Hot soil: resource scarcity, human security and armed conflict in Karamoja, Uganda

Author: 
Peer reviewed: 
No, item is not peer reviewed.
Date created: 
2009
Keywords: 
Climatic changes- developing countries
Karamoja district-Uganda-Politics and Government
Social conflict-Uganda
Pastoralism
Armed conflict
Climate change
Karamoja
Livelihood strategies
Resource scarcity
Abstract: 

Does climate change contribute to armed conflict? The causal relationship between environmental resource scarcity and the outbreak of violent conflict is complex. By analysing the link between resource scarcity and violent conflict in Karamoja (Uganda), we seek to provide a multi-focal perspective on the ongoing crisis in the region. This research argues that increased vulnerability of pastoral livelihoods to risk factors and triggers is a function of the cumulative effect of poor governance, population pressure, erratic rainfall, economic marginalization and a breakdown of traditional authority. The resulting environmental degradation is a risk factor that has increased human insecurity in Karamoja. The proliferation of small arms from neighbouring countries is an additional trigger. The interaction between contextual risk factors and triggers, which is missing from many quantitative studies that deal exclusively with structural/contextual factors, is essential to understanding armed conflicts.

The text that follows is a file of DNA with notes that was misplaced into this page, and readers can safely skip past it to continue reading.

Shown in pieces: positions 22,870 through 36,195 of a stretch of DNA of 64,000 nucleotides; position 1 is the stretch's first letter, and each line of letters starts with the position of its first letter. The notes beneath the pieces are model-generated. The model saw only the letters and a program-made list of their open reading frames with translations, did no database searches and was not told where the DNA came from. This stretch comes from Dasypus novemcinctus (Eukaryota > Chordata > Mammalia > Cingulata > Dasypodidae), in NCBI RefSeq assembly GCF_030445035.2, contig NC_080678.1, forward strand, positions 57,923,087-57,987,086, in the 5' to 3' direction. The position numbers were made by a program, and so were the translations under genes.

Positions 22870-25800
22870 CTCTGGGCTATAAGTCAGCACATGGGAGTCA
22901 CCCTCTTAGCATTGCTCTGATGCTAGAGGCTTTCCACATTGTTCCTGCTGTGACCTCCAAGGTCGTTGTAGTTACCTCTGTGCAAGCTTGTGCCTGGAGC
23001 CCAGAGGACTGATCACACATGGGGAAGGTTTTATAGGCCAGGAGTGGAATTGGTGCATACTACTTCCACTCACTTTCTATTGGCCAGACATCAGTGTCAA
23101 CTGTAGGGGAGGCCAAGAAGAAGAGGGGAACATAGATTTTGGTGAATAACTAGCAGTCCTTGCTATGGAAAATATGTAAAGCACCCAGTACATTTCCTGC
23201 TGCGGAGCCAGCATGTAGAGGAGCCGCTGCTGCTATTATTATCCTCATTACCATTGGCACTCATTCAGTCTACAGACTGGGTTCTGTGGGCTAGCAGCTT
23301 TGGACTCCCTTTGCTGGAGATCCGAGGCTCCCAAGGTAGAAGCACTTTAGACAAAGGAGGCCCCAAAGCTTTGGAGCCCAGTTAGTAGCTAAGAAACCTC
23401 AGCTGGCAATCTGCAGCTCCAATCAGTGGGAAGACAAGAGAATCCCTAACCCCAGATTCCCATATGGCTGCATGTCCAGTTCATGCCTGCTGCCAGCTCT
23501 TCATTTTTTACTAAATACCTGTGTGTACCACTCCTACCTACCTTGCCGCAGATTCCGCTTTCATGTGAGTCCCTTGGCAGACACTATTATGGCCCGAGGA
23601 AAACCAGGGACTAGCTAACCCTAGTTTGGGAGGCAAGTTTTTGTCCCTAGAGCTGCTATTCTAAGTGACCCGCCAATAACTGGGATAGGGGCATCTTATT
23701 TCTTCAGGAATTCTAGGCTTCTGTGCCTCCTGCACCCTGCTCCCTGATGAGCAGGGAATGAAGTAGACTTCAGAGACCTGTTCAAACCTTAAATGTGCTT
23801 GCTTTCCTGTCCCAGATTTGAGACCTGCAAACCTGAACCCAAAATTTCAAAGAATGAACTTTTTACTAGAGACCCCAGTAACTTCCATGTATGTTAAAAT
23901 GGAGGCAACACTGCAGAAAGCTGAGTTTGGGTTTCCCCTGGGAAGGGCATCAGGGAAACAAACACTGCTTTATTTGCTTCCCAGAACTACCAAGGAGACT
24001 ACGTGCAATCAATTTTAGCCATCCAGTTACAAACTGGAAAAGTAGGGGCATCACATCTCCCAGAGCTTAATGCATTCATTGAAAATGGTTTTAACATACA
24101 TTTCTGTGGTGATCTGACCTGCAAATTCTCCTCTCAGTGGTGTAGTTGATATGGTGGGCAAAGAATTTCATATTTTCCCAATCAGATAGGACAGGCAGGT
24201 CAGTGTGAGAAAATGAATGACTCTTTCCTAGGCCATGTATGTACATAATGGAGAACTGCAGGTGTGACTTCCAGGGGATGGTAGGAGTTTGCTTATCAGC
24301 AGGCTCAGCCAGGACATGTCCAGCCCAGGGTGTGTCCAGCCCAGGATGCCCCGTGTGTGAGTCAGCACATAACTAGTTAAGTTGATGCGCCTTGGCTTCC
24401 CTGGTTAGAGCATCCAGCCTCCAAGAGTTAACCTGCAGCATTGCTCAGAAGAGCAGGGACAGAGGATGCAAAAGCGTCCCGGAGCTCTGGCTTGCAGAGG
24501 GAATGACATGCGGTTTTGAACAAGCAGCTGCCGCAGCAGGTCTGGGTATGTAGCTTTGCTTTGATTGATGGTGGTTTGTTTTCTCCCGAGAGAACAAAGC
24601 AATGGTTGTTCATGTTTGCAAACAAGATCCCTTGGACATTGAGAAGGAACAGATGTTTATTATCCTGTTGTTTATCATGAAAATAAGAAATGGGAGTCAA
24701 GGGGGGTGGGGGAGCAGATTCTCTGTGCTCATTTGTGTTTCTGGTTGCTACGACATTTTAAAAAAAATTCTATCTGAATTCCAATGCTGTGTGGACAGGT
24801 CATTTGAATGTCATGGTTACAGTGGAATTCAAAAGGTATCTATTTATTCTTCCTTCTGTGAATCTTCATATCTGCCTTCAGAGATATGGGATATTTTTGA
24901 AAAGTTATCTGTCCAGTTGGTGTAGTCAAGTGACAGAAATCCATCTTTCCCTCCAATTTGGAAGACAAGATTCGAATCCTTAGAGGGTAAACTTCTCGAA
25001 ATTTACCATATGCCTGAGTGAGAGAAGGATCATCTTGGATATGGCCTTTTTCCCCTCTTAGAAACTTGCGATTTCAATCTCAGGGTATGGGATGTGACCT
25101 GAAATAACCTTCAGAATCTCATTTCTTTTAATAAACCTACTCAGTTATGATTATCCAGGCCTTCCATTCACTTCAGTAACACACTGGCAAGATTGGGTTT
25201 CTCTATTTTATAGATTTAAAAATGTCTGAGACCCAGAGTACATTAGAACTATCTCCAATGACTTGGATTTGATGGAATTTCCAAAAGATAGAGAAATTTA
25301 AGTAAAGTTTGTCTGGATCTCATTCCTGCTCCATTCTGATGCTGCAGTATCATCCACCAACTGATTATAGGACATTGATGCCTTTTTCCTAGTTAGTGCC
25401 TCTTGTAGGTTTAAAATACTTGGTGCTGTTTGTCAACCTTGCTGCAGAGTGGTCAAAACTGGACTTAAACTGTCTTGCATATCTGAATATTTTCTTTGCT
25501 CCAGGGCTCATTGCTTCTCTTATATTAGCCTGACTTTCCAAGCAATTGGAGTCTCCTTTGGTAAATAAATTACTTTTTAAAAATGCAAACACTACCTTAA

Language: 
English
Document type: 
Thesis
Rights: 
Copyright remains with the author. The author granted permission for the file to be printed, but not for the text to be copied and pasted.
File(s): 
Senior supervisor: 
A
Department: 
School for International Studies - Simon Fraser University
Thesis type: 
Project (M.A.)
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